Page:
New book Introducing Relational Political Analysis (2020) co-authored by Selg

Photo by Clem Onojeghuo on Unsplash.

In September 2020 Peeter Selg (Professor of Political Theory, Tallinn University, Estonia) and Andreas Ventsel (Senior Researcher of Semiotics, University of Tartu, Estonia) published a 319 (+ xviii) page monograph Introducing Relational Political Analysis: Political Semiotics as a Theory and Method (Palgrave Macmillan). The book synthesizes into a systematic whole the research on relational political analysis and political semiotics that the authors have been conducting over the past decade. The ambition of the book is not only to provide an overview of possible trajectories of research for advancing relational political analysis, but to put forth a particular relational political theory, develop its methodological consequences, propose a concrete method of relational political analysis – the political form analysis – and illustrate its applications. It is the first monograph that offers an approach to political power, governance and democracy that is relational throughout, starting from its (meta)theoretical premises, methodological foundations, and culminating in suggesting methods for empirical research.

The book has already been acknowledged internationally: it received endorsements from Prof. Bob Jessop who is one of the most eminent state and governance theorists alive; Prof. Mark Bevir, one of the most influential proponents of interpretive political science; and Acad. Prof. Pertti Alasuutari, one of the leading experts in social and political research methodology who has for nearly a decade by now been working on the conception of epistemic governance.

“In this meticulous relational account of political semiosis, Selg and Ventsel offer an original account of the constitutive power of communication that goes beyond the Essex school of discourse analysis and the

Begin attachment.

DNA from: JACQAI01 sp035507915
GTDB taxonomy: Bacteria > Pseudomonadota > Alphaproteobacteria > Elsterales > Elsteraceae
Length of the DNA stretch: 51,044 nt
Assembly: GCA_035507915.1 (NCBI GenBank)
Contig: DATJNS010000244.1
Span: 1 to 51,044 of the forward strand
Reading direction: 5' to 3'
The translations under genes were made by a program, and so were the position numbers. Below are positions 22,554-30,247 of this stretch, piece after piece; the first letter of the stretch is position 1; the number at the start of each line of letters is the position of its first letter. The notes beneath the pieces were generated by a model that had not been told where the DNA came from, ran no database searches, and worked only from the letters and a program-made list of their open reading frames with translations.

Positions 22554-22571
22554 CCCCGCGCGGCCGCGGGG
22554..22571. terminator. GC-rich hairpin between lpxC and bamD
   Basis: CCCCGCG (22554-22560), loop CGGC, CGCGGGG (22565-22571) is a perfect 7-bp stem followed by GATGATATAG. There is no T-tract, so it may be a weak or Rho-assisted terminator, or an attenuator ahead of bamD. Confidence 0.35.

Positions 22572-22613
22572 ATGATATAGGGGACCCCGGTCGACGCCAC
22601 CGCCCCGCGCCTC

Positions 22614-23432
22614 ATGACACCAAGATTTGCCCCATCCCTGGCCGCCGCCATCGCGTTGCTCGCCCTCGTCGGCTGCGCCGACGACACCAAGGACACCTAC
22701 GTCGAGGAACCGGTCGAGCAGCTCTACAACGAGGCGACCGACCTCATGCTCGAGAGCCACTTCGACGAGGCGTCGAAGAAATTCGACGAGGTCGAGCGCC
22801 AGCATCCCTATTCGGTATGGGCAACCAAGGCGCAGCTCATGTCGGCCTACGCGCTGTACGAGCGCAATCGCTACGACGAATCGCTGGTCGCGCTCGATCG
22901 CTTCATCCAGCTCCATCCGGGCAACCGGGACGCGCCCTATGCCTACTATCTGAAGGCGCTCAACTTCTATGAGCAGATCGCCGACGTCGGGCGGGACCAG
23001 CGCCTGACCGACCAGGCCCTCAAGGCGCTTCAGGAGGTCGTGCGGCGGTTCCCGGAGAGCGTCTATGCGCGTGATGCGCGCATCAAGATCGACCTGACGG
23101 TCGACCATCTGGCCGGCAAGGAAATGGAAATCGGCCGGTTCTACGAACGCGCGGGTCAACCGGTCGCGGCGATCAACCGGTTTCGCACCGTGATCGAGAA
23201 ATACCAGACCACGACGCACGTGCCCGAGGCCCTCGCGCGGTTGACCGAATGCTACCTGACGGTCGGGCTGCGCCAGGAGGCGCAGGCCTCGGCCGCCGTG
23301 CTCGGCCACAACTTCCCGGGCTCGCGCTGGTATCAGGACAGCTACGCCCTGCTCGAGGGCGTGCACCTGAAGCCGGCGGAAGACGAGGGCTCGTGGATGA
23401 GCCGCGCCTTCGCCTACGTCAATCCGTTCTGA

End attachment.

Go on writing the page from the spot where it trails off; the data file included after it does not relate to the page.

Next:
Tartu-Moscow school of cultural semiotics. They analyze the articulation of hegemony in power, governance, and democratic regimes as mediated through public communication. They also provide a provocative explanation of threats to digital identity cards in Estonia. This challenging book merits close attention.”

—Bob Jessop, Distinguished Professor of Sociology, Lancaster University, UK


“Peeter Selg and Andreas Ventsel’s new book is a terrific addition to the growing field of interpretive political science. Their political semiotics emphasises the role of meanings and communication in politics while rightly emphasizing their relational nature. They also include a useful guide to some of the concrete methods by which researchers can explore such meanings. This is an important contribution to the field.”

—Mark Bevir, Professor of Political Science and Director of the Center for British Studies, University of California, Berkeley, USA


“Peeter Selg and Andreas Ventsel have written a truly marvelous, entertaining and humorous, yet analytically clear introduction to relational political analysis. Opposing relationalism to positivist substantialism, which considers elements as primary and relations secondary, the authors point out that political semiotics treats relations between social entities as constitutive of those very entities. Hitting the nail right on the head, Selg and Ventsel maintain that a hammer would not be a hammer without a nail. I recommend this book for anyone wanting to conduct better social and political research.”

—Pertti Alasuutari, Academy Professor of Sociology, Tampere University, Finland


The monograph is part of the book series “Palgrave Studies in Relational Sociology” edited by Nick Crossley (University of Manchester, UK) and Peeter Selg (Tallinn University, Estonia).